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The Black Death Spreads Through Madagascar Claiming 57 Lives Thus Far

OCT 17, 2017 | KRISTI ROSA
The majority of these cases—474 (69%)—are classified as pneumonic plague, while bubonic plague accounts for 156 (22%); in addition, there has been 1 case of septicaemic plague, and 54 cases have not been specified. Of the 684 cases, only 63 have been confirmed, with 271 cases marked as probable and 350 still marked as suspected.

A recent WHO press release suggests that the disease may have also made its way to Seychelles. On October 10, 2017, the WHO was notified of a probable case of pneumonic plague by officials from the Seychellois Ministry of Health. The case in question was a 34-year-old man who had returned home from Madagascar on October 6, 2017. Quickly after returning to Seychelles (October 9), the man developed symptoms and went to a local health center for care. After suspecting pneumonic plague, healthcare providers referred him to a hospital, where he was isolated and received treatment. On October 11, 2017, a rapid diagnostic test came back as “weakly positive,” for the infection and since then, the case remains probable until the WHO can provide confirmation.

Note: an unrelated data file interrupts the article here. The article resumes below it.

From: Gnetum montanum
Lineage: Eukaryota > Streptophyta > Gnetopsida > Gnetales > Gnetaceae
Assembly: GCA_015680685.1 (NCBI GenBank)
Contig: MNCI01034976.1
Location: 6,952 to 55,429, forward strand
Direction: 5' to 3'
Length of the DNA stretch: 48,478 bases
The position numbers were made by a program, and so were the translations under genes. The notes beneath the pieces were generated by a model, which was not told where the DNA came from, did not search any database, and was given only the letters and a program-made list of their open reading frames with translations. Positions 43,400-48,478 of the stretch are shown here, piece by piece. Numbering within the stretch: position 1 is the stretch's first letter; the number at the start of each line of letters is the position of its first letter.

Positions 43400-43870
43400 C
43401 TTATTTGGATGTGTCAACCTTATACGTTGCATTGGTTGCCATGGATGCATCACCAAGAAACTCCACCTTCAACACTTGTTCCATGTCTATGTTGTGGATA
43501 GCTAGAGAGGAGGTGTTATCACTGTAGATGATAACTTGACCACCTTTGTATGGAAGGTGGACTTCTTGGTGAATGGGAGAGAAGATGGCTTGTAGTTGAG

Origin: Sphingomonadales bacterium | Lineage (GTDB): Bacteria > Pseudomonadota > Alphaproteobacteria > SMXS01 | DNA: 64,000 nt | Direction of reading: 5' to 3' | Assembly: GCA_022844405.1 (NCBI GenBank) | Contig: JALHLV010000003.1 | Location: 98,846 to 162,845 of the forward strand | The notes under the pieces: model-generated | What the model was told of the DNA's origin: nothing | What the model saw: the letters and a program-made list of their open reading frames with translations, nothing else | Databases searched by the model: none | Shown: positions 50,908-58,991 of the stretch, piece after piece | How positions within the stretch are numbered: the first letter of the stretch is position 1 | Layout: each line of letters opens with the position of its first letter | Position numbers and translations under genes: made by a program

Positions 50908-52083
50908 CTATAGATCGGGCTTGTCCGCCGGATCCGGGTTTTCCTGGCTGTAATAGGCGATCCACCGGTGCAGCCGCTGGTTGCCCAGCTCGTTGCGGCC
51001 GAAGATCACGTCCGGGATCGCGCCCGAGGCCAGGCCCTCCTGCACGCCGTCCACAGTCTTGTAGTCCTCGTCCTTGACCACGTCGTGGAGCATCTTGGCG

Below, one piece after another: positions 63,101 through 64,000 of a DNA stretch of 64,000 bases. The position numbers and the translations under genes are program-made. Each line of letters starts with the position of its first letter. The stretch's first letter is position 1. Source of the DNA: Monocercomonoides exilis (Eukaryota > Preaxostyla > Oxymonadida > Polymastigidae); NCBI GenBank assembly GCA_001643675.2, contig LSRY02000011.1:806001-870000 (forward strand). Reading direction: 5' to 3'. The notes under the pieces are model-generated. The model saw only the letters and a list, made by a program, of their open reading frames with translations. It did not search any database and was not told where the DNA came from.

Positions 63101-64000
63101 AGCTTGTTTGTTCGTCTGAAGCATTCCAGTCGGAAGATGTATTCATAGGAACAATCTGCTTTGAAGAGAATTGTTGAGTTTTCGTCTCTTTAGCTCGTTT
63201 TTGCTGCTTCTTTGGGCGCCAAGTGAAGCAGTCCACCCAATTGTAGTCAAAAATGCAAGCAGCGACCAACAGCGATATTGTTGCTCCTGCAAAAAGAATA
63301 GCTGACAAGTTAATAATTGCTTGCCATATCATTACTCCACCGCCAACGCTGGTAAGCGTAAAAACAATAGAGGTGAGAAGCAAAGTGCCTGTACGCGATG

Between October 9-11, 2017, 8 of the patient’s contacts also presented with mild symptoms. They have since been isolated as well. According to the WHO, 10 specimens have been taken from the man, his contacts, and 2 suspected cases. The specimens are being sent to Institut Pasteur in France to be tested.
In response, flights from Seychelles to and from Madagascar have been stopped. However, the WHO has not called for travel and trade restrictions as of yet. The Madagascar Ministry of Health has teamed up with the WHO to implement “exit screening at the international airport in Antananarivo to prevent international spread.” WHO and partners are also working on strengthening security measures at entry points as well.

Public health response efforts include the creation of a Crisis Emergency Committee, who have been channeling their efforts into coordinating surveillance, contact tracing, case management, isolation, and providing supplies.

To keep up-to-date on the latest case/death counts of the plague outbreak in Madagascar, be sure to check out the Contagion® Outbreak Monitor.
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